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Welcome to ILAB - Independent Laboratory Access for the Blind

ILAB was a Research in Disabilities Education project supported by the National Science Foundation under grants HRD-0435656 and HRD-0726417. The ILAB project led to the establishment of Independence Science, a company that offers equipment and services to students who are blind and visually impaired, as well as to schools and teachers, to enable more effective participation in laboratory science.

Click to watch the interview with Dr. Lillian Rankel , who describes her experiences with participation in the ILAB project and further developments of the technology.

Watch videos on:
     Talking tools for science experiments
     Safely setting up and organizing a laboratory bench
     Safely conducting laboratory experiments

The goal of ILAB was to raise the expectations of high school and college students who are blind and visually impaired (VI), as well as educators of these students, in Science, Technology, Engineering, and Mathematics (STEM)-related subjects. This has been achieved through the development of speech-accessible tools as well as modified laboratory procedures, which enable students who are blind and VI to perform laboratory experiments without sighted assistance. This changes the laboratory experience by giving students a more active and independent role.

Laboratory tools and techniques were developed at Penn State, Truman State, and at partner high schools. These tools were pilot tested at Penn State and Truman State. They are now being used in science laboratories at Indiana School for the Blind and Visually Impaired (ISBVI) and at several other schools in which students who are blind or VI learn in mainstream environments. A series of studies (involving controls in which the experiments were done in the traditional way) have been completed. The project used attitudinal assessments and interview data to determine the educational value of unassisted laboratory experiments for students who are blind and VI.

Laboratory Tools for Students who are Blind and Visually Impaired

The ILAB project applied text-to-speech software with the commonly used laboratory tools LabQuest and Logger Pro. (click the Laboratory Tools tab to see a description of the latest tools and techniques).

The software interface Logger Pro, available from Vernier software and technology, which interfaces to commonly used laboratory probes (e.g., thermometer, pH meter, and UV-vis Spectrometer), was used in conjunction with a PC along with the speech output software package for the advanced screen reader, Window-Eyes or JAWS. JAWS (Job Access for Windows Software) is one of the speech output programs most commonly used by blind people today. Digital barcoding and Braille labeling of chemicals, glassware, and molecular models have also been found to be useful as teaching tools.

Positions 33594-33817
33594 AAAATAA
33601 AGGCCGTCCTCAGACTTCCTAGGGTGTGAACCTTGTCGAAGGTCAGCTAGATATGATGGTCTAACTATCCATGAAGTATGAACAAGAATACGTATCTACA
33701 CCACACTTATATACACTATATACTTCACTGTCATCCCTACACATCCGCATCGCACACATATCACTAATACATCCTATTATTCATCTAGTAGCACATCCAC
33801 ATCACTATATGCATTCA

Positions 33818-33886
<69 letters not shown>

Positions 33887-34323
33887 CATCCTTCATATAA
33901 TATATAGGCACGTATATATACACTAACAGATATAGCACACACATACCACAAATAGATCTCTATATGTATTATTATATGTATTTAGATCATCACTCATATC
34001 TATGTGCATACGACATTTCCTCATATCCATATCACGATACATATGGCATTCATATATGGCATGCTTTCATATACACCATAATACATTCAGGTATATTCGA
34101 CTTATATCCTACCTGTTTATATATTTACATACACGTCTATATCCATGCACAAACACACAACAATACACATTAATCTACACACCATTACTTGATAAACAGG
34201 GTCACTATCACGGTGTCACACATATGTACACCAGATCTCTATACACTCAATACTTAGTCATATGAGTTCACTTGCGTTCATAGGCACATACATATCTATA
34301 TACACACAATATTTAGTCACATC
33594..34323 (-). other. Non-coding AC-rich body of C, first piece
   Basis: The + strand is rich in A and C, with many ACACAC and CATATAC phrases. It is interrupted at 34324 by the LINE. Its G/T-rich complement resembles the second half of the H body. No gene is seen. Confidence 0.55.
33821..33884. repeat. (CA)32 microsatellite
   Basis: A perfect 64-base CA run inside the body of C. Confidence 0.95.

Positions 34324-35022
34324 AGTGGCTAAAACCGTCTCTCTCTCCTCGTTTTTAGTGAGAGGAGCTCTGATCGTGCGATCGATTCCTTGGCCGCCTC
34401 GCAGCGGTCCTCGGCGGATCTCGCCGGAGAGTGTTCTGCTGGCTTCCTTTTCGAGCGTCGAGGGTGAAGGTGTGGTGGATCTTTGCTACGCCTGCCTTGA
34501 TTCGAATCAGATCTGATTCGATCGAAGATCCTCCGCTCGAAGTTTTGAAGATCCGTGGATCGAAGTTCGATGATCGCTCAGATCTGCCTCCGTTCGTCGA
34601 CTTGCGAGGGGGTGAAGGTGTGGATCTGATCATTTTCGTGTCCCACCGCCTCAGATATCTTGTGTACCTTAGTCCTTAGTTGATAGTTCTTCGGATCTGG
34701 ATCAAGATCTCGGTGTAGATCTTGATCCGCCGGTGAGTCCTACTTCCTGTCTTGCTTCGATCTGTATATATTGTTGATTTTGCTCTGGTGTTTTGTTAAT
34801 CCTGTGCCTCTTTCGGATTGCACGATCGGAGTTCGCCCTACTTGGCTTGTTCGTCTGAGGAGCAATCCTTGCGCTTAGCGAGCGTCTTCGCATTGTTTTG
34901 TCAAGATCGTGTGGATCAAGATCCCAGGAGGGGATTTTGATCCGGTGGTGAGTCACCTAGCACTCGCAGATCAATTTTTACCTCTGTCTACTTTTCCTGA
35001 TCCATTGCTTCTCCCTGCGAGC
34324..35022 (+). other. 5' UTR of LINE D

The portable data collection hardware interface used with Logger Pro is the LabQuest. It can collect data from over 70 different sensors. Some commonly used and recommended sensors are shown below. The tool can be synched to record and announce scientific data at varied intervals. In titrations and related chemistry experiments it can also announce data per drop when the drop counter shown below is used. This apparatus allows the user to deliver consistent drops of a liquid into a solution.
Images of the motion detector, the differential voltage probe, and the drop counter, which are recommended probes for a student who is blind to use in physics and chemistry experiments.

           Motion Detector                                        Differential Voltage Probe                                                Drop Counter

Image showing the ID mate summit. This tool is used to identify items through a product's bar code or UPC. It is wrapped in black plastic and comes with a carrying strap and uses 4 navigation buttons to control the device.
The Portable ID mate Summit aids in the identification of items using the product's bar code or UPC. Useful information can be included on the label, such as concentration, purity, and safety hazards. The use of the ID Mate allows a student to identify the chemicals that are on a lab shelf or under a hood. This device is small enough that it can be worn on a belt around the student's waist during the class.

Some of the materials presented here are based upon work supported by the National Science Foundation under grants HRD-0435656 and HRD-0726417. Any opinions, findings and conclusions or recommendations expressed in these materials are those of the author(s) and do not necessarily reflect the views of the National Science Foundation.

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